Ovarian contraceptives have been used for close to forty years and are used extensively for contraception and other treatments. In recent times the anti mullerian hormone and the antral follicle count seem to be the best parameters to detect age related egg depletion rather than FSH. With a significant number of women being on the oral contraceptive pill the question that is often asked is whether the AMH and the antral follicle count are reduced.
In one of the largest studies done in Copenhagen by Dr Ben Pentzen, demonstrated that there was a significant negative impact on the ovarian reserve parameters on women taking the oral contraceptive pill. The AMH concentrations were about 30% lower in those women who took the pill. Although some studies have not shown a significant change, there are studies that do show that the pill does suppress the ovarian reserve markers.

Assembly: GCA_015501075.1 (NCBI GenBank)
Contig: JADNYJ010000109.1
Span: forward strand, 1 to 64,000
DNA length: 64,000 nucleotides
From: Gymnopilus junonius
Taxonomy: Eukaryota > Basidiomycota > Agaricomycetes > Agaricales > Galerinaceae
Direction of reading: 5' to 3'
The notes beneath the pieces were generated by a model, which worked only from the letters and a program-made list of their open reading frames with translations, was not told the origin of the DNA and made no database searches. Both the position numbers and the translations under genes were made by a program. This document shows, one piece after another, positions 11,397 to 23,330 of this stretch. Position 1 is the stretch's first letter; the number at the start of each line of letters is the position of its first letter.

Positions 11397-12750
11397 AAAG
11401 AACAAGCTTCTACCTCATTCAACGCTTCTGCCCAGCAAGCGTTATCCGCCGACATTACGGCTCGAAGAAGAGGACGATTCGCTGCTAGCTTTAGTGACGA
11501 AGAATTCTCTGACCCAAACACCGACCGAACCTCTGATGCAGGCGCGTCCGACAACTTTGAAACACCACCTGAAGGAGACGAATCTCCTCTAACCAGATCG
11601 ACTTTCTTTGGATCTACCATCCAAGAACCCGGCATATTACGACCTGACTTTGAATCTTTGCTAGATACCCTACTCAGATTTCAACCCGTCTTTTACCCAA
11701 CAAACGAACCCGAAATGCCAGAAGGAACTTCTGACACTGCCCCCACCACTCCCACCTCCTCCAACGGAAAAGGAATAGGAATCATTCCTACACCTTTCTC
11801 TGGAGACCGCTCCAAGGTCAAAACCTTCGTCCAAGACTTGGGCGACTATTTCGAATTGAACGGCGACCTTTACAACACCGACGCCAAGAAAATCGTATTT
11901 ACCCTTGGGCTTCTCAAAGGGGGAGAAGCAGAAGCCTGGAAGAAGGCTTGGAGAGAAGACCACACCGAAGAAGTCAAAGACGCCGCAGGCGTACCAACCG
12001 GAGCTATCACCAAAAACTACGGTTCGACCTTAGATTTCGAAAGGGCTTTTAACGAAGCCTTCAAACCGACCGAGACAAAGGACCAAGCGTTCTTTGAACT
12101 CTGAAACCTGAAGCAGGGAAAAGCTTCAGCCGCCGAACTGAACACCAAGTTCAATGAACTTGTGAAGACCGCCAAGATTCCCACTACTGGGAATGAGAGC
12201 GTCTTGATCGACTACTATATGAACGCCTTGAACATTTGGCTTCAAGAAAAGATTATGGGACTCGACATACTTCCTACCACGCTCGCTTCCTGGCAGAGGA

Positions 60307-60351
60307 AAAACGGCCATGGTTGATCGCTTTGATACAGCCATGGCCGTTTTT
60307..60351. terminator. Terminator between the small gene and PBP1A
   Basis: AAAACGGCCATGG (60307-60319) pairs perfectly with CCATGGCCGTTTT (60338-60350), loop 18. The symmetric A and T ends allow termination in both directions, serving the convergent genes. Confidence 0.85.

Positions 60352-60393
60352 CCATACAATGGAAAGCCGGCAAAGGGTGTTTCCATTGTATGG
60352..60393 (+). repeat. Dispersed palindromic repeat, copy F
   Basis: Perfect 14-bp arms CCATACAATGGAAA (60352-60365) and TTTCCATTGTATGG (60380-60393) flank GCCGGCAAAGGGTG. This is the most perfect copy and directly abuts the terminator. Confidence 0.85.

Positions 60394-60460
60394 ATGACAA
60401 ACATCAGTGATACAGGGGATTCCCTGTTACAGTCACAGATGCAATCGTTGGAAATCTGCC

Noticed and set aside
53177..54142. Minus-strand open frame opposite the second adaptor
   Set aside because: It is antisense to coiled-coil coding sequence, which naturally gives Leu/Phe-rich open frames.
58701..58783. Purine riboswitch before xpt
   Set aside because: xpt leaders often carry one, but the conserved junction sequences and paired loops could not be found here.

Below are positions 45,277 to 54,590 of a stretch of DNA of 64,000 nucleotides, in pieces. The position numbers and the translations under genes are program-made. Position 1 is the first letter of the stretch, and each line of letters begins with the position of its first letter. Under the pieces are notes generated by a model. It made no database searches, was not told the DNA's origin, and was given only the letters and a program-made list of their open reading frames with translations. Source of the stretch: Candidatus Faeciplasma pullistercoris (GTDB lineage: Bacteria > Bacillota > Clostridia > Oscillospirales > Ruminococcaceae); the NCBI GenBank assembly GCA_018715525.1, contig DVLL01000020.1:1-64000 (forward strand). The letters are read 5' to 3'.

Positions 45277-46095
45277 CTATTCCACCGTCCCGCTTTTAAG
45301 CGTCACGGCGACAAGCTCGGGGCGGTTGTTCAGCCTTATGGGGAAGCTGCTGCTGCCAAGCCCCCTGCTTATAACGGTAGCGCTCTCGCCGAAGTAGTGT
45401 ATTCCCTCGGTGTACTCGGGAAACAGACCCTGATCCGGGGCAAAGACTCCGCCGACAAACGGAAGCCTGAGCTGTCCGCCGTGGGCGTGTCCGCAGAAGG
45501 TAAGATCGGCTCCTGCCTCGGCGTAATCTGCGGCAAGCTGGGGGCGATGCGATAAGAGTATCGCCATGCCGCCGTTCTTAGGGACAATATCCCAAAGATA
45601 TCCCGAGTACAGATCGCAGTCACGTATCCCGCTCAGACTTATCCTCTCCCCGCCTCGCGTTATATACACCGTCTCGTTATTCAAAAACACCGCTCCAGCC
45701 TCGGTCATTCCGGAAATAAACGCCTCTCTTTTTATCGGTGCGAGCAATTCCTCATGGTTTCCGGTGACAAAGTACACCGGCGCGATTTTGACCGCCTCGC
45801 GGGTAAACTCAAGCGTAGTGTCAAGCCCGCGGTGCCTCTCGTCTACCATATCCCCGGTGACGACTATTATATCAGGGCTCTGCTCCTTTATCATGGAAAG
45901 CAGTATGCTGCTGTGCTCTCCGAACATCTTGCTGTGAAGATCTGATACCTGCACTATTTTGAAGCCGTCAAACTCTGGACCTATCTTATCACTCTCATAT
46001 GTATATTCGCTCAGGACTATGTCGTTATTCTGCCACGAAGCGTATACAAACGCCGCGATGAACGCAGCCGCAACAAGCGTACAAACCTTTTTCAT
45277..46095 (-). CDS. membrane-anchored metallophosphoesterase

The normal egg growth takes about three months passing through the extremely small follicle to become what we call antral follicle. It is only when they become antral follicles that these follicles become responsive to the hormone FSH. The pill suppresses FSH and, thus, its effect tends to be on the slightly larger follicles in the ovaries. Although, pill given for more than three to six months would show a lower AMH and a lower antral follicle count of the ovary, we known that shorter courses of the pill or any hormones does not have any impact on the ovarian reserve. There is also reassurance that the impact of the pill is temporary and once the pill is stopped the AMH as well as the antral follicle count are more likely to come back to normal. Thus, on women on long term pill this AMH concentrations and antral follicle count may not retain their value as good predictors of ovarian reserve.